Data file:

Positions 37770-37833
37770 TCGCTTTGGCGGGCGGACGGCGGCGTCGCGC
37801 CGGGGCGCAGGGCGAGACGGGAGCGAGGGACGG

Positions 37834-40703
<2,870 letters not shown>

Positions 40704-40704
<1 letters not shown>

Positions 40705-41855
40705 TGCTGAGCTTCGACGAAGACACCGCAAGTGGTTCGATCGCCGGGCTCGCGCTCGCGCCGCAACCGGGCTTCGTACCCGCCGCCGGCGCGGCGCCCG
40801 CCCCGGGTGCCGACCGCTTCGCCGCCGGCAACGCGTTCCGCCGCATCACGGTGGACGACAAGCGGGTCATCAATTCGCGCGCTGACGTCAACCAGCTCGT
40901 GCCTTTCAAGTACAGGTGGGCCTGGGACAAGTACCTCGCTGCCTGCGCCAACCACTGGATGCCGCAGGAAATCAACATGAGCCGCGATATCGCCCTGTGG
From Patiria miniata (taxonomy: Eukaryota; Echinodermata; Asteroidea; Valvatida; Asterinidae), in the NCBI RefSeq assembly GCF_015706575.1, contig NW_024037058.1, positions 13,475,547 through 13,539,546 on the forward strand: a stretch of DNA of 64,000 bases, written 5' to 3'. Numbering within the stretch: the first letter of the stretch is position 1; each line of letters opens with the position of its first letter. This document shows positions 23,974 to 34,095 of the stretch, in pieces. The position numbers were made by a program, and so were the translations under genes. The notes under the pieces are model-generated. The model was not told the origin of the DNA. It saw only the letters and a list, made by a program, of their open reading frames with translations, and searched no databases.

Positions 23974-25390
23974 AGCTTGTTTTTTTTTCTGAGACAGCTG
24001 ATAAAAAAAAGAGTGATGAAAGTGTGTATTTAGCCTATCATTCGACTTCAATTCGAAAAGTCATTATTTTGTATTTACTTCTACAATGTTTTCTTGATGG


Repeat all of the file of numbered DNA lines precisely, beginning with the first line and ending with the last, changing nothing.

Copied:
Positions 37770-37833
37770 TCGCTTTGGCGGGCGGACGGCGGCGTCGCGC
37801 CGGGGCGCAGGGCGAGACGGGAGCGAGGGACGG

Positions 37834-40703
<2,870 letters not shown>

Positions 40704-40704
<1 letters not shown>

Positions 40705-41855
40705 TGCTGAGCTTCGACGAAGACACCGCAAGTGGTTCGATCGCCGGGCTCGCGCTCGCGCCGCAACCGGGCTTCGTACCCGCCGCCGGCGCGGCGCCCG
40801 CCCCGGGTGCCGACCGCTTCGCCGCCGGCAACGCGTTCCGCCGCATCACGGTGGACGACAAGCGGGTCATCAATTCGCGCGCTGACGTCAACCAGCTCGT
40901 GCCTTTCAAGTACAGGTGGGCCTGGGACAAGTACCTCGCTGCCTGCGCCAACCACTGGATGCCGCAGGAAATCAACATGAGCCGCGATATCGCCCTGTGG
From Patiria miniata (taxonomy: Eukaryota; Echinodermata; Asteroidea; Valvatida; Asterinidae), in the NCBI RefSeq assembly GCF_015706575.1, contig NW_024037058.1, positions 13,475,547 through 13,539,546 on the forward strand: a stretch of DNA of 64,000 bases, written 5' to 3'. Numbering within the stretch: the first letter of the stretch is position 1; each line of letters opens with the position of its first letter. This document shows positions 23,974 to 34,095 of the stretch, in pieces. The position numbers were made by a program, and so were the translations under genes. The notes under the pieces are model-generated. The model was not told the origin of the DNA. It saw only the letters and a list, made by a program, of their open reading frames with translations, and searched no databases.

Positions 23974-25390
23974 AGCTTGTTTTTTTTTCTGAGACAGCTG
24001 ATAAAAAAAAGAGTGATGAAAGTGTGTATTTAGCCTATCATTCGACTTCAATTCGAAAAGTCATTATTTTGTATTTACTTCTACAATGTTTTCTTGATGG